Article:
ARC Review: The May Queen Murders

The May Queen Murders

 

I am still trying to properly understand my feelings after finishing this book. The quote on the cover that says, “Dark, dangerous, and drippingly gothic” is close to the truth. The one thing that was left out was gory.

This is the story of Ivy, a simple girl living in Rowan’s Glen. The Glen is a very, very small town where the families live off of the land and rarely use electricity. It is a town with a very strong belief in superstition and tradition. Everyone makes their own clothes, unless they are splurging for a special occassion. Ivy grows up with her cousin, Heather, with whom she shares a very close bond. Ivy has a slower way of thinking about things and often stammers when she is nervous. Neither goes anywhere without the other. That all changes when Ivy is sixteen years old and she notices Heather has been sneaking away in the middle of the night to meet someone that Ivy doesn’t know about. At the same time, brutal and cruel animal killings are taking place all over The Glen. Nobody knows exactly who is murdering the animals but everyone has a strong idea, if you are to believe the old stories. Things within The Glen start getting stranger and more dangerous when Heather goes missing after the May Day celebration. Secrets of The Glen won’t stay hidden for long as the truth behind the murders and Heather’s disappearance are discovered.

This story had so much potential but I think it fell short. Maybe the author tired to put too much into one story. Whatever she was trying to do, it hurt this book. Let’s start with the characters.

I liked some of the characters but I didn’t love the characters. Ivy, the protagonist, needed to grow a freaking backbone. She was so tied to Heather that she felt she couldn’t exist without her. I’m all for close families but that was too much. That’s called obsession. She also was so gullible and naive. All of those characteristics and more made for a less than desireable protagonist. Heather, Ivy’s cousin, felt like the typical rebellious teenager that wanted something bigger than the simple, small town she was born in to. She was downright reckless and careless… I cannot find myself caring when characters are stupid like that. The only one I actually felt something for was Rook. (You find out very quickly that all kids born in The Glen are named after plants, trees, or animals: Heather, Ivy, Rook, Raven, Birch…) Rook was such a sweet and caring young man that I wanted nothing but good things for him. He had such a big heart and caring soul.  The other characters did not stand out and were not very memorable.

Now the story line. Again, this story had so much potential but it was lost because too much was going on: superstitions, traditions, ghosts, murders, cult-like killings, animal killings… it was just an overoad. All of these elements combined made it very difficult to figure out what the actual story was supposed to be. The more the story continued, the more I realized that the pacing was completly off. It started out with superstitions and then talked about the type of tea Ivy’s mom made her so she could sleep at night. Uh…. you lost me there. The story really did feel like it was dragging. Right when something interesting (finally) happeend and you thought things were going to get good, the author started talking about old traditions and old wives’ tales. UUUUUUUGH. Another thing that confused me about the story was there were journal-like entries at the top of each chapter that were never ever explained. WHY? Why include them to begin with if you are not going to explain them?! What was the point of adding them??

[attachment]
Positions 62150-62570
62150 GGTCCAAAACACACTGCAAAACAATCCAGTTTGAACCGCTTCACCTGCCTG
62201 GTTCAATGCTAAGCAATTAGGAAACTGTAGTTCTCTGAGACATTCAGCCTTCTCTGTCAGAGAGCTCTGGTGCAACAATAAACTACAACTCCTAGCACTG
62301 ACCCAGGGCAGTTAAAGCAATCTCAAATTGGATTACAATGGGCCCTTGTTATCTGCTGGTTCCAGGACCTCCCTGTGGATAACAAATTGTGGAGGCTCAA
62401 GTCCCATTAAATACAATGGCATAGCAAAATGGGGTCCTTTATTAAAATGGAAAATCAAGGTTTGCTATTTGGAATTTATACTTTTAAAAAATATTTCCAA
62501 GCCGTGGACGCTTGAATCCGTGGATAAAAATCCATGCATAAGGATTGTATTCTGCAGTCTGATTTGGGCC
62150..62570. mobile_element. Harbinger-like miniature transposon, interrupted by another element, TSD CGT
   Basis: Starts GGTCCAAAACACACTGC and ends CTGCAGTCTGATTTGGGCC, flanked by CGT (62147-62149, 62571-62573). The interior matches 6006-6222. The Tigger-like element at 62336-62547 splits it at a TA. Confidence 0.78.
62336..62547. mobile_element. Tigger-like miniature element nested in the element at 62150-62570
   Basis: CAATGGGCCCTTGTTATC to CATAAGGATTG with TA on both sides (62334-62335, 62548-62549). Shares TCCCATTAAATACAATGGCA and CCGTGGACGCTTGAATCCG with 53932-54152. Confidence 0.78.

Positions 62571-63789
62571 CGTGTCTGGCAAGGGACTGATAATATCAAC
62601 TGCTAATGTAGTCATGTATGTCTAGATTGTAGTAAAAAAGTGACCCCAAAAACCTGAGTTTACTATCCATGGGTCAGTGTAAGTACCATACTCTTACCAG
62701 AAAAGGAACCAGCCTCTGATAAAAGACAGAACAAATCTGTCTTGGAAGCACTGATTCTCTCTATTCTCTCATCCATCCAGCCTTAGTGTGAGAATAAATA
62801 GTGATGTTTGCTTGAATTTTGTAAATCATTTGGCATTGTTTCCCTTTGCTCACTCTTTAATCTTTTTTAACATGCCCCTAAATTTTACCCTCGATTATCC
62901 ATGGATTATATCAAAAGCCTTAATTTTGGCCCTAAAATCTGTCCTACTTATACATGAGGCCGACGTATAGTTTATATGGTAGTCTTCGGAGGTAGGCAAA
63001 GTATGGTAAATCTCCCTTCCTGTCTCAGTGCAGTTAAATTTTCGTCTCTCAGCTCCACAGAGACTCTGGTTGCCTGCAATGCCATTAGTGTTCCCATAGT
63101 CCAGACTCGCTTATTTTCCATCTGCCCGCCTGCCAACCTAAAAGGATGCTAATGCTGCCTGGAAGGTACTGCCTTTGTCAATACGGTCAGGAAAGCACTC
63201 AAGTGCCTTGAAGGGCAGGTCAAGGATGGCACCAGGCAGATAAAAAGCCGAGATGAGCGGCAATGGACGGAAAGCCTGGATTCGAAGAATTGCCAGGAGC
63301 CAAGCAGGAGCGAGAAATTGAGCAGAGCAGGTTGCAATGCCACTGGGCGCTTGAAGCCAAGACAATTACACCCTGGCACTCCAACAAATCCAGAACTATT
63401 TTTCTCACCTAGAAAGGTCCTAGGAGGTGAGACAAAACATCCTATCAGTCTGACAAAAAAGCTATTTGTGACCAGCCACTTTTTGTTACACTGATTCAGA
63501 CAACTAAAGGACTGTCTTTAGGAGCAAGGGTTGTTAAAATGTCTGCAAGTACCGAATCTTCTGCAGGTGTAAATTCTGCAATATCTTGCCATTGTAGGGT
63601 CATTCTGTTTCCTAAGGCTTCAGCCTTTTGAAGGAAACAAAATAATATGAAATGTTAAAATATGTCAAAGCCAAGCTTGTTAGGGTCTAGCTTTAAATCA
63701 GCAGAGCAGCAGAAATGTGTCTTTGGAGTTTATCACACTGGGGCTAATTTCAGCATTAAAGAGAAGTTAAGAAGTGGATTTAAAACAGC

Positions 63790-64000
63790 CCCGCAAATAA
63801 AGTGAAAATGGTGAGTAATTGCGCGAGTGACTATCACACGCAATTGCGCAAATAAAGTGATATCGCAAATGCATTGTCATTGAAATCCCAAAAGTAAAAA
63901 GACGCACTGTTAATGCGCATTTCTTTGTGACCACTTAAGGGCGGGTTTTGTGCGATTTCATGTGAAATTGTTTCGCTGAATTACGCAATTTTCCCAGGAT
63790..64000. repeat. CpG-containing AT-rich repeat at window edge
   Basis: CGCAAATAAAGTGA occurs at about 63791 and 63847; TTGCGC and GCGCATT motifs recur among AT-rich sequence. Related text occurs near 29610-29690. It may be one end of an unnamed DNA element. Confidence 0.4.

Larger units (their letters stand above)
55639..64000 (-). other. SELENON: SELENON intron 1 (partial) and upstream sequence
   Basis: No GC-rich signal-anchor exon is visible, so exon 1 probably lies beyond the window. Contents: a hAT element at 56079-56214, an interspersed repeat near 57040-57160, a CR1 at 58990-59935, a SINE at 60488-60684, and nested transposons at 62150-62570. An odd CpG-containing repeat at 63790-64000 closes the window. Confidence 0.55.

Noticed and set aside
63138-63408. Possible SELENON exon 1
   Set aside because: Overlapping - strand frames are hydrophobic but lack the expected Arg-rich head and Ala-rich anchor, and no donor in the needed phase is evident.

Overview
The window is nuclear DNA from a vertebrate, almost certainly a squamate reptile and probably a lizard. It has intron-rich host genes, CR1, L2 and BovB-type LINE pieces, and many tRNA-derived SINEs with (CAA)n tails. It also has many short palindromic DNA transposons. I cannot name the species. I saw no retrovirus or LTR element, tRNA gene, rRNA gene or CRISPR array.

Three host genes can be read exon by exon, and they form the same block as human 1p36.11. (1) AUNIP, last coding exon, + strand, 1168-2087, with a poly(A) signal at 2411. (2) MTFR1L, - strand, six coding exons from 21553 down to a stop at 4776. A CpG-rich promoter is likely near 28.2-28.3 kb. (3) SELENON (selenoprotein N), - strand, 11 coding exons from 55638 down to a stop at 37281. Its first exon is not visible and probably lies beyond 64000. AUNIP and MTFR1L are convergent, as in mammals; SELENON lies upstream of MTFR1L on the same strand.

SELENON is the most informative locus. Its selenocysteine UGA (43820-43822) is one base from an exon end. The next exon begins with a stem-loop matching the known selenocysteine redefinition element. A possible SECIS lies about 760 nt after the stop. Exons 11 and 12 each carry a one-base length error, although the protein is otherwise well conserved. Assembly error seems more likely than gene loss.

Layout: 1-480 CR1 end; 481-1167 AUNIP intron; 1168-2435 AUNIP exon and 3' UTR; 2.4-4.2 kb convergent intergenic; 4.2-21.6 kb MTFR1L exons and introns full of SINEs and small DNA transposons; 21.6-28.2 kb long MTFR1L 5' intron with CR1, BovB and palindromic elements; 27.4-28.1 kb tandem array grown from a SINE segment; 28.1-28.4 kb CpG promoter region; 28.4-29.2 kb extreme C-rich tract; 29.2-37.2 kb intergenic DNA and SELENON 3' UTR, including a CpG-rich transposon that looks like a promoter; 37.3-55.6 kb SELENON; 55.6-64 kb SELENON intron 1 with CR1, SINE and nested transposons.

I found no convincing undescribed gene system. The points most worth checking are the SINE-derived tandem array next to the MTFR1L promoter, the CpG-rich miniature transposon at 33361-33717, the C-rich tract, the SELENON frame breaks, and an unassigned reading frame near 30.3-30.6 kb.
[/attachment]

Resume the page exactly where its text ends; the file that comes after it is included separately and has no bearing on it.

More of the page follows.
Here is what really got me about this book: the gore. Oh my goodness… the gore. Parts of this story were gory simply for the sake of being gory. There was absolutely no need for that level of description. Please, heed my warning if you plan to ever read this book. Be prepared for animal killings and descriptions of said animal killings. There are also incredibly descriptive paragraphs pertaining to human killings and all that entails. Those items alone nearly caused me to put this book down and walk away. I’m not sure that level of detail is ever needed in any story unless it is some heavy duty cult-like horror fiction book. Horror books are not my bag but be warned this book lives up to that category.

The ending of the book made me want to scream and throw things. Why? It was a complete rush to end the story. Too many twists, turns, plot twists, characters out of nowhere happened in the last two chapters of the book. Imagine that. The author rushed to cram a wrap up the entire story in the last ten pages or so. The reveal was just complicated and none of it made sense. It did not leave me with warm fuzzies and it did not answer all of my questions. The ending just felt MEH, like it was an after thought.

Overall, I did not enjoy this book as much as I wanted (if you couldn’t tell). My initial rating was 3 stars, but as I write this review I believe I may drop that. The more I think about this story, the more I wish I had DNFd it early on.

 

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